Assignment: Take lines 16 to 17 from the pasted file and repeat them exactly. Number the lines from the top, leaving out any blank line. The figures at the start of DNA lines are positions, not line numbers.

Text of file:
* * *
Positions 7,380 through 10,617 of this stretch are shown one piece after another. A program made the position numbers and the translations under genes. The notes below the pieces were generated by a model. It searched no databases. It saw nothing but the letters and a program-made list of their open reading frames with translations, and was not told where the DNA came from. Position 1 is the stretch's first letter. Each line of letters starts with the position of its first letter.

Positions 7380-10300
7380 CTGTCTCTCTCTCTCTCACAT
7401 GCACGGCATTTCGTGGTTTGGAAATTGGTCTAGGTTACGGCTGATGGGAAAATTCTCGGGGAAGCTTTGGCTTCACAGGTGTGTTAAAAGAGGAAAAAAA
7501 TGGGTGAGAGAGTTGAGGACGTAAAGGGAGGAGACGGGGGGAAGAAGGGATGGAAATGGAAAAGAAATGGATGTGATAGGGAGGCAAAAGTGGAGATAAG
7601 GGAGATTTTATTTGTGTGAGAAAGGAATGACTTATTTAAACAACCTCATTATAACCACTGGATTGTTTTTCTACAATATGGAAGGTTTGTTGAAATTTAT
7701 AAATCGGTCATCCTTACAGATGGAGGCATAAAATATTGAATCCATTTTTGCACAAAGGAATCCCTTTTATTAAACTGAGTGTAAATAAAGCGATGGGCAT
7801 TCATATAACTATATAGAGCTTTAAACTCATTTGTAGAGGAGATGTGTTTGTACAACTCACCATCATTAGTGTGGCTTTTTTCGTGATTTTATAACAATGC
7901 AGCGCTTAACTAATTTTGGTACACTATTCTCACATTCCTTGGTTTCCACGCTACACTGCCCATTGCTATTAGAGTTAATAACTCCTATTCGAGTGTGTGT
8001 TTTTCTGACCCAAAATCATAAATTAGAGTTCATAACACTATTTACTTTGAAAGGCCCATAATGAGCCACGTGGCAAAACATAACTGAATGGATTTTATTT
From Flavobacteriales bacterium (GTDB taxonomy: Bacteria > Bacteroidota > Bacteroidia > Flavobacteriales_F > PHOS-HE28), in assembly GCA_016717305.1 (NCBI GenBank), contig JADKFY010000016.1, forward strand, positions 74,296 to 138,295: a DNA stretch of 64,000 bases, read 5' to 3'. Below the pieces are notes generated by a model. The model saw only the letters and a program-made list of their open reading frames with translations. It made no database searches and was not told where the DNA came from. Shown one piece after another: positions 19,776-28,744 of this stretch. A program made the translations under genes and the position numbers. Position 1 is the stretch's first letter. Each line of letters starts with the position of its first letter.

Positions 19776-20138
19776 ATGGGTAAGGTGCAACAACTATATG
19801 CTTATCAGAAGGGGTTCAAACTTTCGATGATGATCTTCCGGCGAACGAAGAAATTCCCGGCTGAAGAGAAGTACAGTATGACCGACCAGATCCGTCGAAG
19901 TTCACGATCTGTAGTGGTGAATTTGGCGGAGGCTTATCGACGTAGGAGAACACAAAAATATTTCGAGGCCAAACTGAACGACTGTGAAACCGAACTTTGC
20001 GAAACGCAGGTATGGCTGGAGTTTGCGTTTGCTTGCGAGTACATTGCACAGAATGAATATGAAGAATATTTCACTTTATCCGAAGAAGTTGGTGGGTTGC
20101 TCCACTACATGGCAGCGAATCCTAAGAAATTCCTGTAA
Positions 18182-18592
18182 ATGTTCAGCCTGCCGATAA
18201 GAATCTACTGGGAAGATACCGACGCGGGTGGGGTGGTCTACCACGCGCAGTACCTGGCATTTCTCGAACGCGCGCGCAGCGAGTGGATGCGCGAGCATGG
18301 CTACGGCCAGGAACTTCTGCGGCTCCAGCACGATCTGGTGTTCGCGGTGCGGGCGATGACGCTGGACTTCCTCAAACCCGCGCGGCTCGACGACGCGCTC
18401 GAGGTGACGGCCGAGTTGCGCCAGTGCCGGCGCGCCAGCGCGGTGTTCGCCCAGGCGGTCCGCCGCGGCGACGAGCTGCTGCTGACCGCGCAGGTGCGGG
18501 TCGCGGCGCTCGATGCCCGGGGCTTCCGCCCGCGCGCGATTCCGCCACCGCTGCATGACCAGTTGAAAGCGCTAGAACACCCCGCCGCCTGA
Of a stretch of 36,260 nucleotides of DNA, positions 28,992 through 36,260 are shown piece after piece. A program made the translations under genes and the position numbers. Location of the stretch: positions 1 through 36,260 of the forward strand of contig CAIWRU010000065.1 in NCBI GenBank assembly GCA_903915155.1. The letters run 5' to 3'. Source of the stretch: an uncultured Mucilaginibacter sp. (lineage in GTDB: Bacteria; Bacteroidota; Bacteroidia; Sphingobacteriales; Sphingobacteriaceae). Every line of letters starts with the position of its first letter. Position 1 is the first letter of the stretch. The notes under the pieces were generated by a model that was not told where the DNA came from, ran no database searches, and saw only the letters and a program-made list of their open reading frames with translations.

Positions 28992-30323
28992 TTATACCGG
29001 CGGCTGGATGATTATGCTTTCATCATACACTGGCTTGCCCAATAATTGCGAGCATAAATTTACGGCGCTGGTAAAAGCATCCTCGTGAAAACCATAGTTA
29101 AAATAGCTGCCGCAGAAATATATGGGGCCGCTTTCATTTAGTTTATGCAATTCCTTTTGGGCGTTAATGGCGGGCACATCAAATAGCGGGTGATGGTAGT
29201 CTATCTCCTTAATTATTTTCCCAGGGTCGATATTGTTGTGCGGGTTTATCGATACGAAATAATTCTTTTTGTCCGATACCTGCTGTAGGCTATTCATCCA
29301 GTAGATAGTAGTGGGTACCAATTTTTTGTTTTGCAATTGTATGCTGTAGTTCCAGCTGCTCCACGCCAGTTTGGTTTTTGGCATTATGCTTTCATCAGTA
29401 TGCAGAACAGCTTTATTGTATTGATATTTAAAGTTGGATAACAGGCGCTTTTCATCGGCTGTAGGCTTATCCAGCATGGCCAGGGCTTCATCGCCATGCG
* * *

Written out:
20001 GAAACGCAGGTATGGCTGGAGTTTGCGTTTGCTTGCGAGTACATTGCACAGAATGAATATGAAGAATATTTCACTTTATCCGAAGAAGTTGGTGGGTTGC
20101 TCCACTACATGGCAGCGAATCCTAAGAAATTCCTGTAA